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Spotlight on rural health

In July, the Association of Health Care Journalists will host a rural health journalism workshop in Chattanooga, and the group asked me to write a column for the program. I figured I'd share an excerpt for this week's newsletter:

In the five years that I've worked at the paper, I've covered an array of rural health care issues, ranging from the ravages of the opioid epidemic to rural hospital closures to vaccine hesitancy. In the process, I've learned that just as the health care sector must constantly innovate and reevaluate how to reach underserved communities, so must the media.

The Chattanooga Times Free Press used to have teams of journalists charged with covering the surrounding rural counties, but due to industry changes and a need to find a sustainable business model for local news, we now have one reporter who covers the rural Tennessee counties and another who covers North Georgia.

While this is significantly more media attention than many counties in the United States receive, it's still a vast reduction from years past. Not only is that unfortunate for the citizens, it makes it much more difficult for us reporters to cultivate sources and build trust among those outlying communities.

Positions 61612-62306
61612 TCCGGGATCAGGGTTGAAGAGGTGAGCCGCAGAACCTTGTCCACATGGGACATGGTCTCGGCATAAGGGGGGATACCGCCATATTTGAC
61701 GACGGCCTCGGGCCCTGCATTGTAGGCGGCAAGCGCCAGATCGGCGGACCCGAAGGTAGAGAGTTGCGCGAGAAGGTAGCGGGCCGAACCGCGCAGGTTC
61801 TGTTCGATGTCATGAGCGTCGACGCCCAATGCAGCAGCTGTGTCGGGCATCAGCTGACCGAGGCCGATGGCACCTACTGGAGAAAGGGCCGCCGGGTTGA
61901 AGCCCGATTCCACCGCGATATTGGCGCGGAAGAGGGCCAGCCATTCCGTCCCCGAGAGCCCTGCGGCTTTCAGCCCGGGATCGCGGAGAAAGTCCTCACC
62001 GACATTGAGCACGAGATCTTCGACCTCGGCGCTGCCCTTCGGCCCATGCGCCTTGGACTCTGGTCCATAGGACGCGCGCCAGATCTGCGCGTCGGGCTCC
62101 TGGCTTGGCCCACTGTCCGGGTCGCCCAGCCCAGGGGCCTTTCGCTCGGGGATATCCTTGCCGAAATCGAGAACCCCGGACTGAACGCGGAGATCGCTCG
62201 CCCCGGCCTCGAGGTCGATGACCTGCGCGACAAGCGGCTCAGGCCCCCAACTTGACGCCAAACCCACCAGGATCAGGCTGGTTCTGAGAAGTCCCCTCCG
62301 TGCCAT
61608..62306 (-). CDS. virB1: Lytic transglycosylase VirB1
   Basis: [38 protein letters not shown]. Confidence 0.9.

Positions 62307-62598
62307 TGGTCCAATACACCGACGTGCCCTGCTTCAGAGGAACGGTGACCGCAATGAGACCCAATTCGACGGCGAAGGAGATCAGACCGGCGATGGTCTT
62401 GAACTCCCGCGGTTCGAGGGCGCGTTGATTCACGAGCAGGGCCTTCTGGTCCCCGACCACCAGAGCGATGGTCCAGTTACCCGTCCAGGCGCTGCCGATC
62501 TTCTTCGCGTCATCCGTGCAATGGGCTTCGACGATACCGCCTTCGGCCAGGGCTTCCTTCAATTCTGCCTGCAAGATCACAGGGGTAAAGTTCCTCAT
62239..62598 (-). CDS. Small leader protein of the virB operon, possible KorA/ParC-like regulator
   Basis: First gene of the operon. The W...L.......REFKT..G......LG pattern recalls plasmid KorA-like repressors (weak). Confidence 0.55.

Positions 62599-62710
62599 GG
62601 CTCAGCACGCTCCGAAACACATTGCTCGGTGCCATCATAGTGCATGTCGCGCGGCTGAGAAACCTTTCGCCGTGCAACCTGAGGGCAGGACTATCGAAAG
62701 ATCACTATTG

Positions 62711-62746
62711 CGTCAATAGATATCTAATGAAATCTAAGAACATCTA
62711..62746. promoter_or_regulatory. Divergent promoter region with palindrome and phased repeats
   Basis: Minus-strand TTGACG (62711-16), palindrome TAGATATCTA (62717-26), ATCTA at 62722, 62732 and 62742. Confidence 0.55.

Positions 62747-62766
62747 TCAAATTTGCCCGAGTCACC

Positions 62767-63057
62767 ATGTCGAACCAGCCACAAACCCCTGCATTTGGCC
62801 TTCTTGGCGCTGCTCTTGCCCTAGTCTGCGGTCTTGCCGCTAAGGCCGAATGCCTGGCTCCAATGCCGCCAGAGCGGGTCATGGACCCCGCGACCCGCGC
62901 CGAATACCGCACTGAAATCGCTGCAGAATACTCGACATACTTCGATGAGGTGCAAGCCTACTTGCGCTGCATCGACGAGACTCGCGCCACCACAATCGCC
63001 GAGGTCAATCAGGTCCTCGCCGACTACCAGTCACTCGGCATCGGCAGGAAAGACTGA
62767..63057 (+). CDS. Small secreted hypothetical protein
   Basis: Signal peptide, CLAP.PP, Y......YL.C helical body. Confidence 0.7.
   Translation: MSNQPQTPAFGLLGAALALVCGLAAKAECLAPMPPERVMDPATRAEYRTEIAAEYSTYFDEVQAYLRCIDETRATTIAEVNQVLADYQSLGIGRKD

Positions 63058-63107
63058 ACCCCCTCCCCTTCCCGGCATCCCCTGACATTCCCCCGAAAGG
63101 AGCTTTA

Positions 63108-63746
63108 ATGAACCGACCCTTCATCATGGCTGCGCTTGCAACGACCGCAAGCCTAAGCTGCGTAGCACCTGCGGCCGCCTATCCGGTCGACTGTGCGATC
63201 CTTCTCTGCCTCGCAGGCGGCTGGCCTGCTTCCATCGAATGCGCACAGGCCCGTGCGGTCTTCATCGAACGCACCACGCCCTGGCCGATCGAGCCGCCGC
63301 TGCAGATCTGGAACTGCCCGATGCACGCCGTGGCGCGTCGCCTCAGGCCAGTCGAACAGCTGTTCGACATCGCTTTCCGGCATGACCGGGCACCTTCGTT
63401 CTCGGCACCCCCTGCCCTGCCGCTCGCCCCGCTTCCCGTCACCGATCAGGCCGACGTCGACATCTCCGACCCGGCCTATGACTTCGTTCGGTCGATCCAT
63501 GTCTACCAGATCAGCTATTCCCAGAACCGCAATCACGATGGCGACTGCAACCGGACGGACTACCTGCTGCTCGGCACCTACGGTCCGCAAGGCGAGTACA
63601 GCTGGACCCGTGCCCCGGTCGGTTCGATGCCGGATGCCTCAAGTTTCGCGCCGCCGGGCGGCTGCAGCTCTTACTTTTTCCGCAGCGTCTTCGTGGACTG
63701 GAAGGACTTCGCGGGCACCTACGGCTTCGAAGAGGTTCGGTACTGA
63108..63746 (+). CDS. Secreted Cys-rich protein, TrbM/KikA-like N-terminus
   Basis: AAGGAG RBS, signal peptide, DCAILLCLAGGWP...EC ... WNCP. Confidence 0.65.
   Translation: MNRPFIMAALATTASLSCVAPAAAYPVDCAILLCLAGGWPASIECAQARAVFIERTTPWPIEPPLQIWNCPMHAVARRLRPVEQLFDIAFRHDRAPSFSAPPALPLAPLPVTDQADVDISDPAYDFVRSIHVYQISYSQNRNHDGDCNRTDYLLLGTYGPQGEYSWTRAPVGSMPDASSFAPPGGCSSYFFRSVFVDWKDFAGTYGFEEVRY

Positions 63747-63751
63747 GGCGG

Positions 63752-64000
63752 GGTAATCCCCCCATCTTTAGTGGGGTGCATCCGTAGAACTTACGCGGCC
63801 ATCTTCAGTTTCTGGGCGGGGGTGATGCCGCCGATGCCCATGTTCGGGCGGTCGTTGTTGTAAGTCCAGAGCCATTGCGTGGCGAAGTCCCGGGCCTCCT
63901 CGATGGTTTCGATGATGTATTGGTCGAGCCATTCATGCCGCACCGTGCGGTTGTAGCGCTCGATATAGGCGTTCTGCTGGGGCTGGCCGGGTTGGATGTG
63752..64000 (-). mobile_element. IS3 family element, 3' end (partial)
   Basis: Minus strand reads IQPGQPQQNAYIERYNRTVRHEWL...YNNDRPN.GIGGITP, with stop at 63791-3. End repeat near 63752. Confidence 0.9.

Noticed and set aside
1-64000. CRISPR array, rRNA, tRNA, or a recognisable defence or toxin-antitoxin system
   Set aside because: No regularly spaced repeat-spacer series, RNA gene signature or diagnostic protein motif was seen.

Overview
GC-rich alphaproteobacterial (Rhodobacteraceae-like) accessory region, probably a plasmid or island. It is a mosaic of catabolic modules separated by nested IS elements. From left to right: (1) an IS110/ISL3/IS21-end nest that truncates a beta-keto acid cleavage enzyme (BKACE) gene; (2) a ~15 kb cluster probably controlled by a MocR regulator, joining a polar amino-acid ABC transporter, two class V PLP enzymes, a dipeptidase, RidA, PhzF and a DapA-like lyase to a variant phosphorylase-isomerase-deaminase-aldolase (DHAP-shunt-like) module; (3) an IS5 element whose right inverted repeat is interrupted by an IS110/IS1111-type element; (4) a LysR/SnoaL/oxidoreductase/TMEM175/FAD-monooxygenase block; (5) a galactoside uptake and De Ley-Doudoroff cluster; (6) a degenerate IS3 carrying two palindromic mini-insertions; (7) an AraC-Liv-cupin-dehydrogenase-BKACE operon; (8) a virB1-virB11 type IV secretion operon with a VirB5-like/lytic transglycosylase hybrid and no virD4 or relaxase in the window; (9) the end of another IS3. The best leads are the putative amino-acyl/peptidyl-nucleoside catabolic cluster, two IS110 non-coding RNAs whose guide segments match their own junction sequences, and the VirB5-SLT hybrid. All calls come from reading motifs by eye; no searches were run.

I may live only 50 miles away, but I'm often seen as an outsider when working on stories that take me into our rural areas. The COVID-19 vaccine rollout further highlighted just how disconnected many rural residents feel from both the health care system and the media.

I've learned that even at the local paper, we must be intentional about covering these populations, slowing down the reporting process so that we can truly listen to our sources and not just "showing up" when there's a tragic breaking news event.

Sometimes it's just the little things, such as knowing the names of the other small municipalities down the road or the history of an area that shows a reporter is serious about doing these stories justice.

I don't have all the answers, which is why these types of workshops are so important, but I do believe that there are many lessons for us journalists to learn from the health care professionals sharing ways that they've been able to connect with rural residents.

Stay healthy

Elizabeth Fite, health care reporter,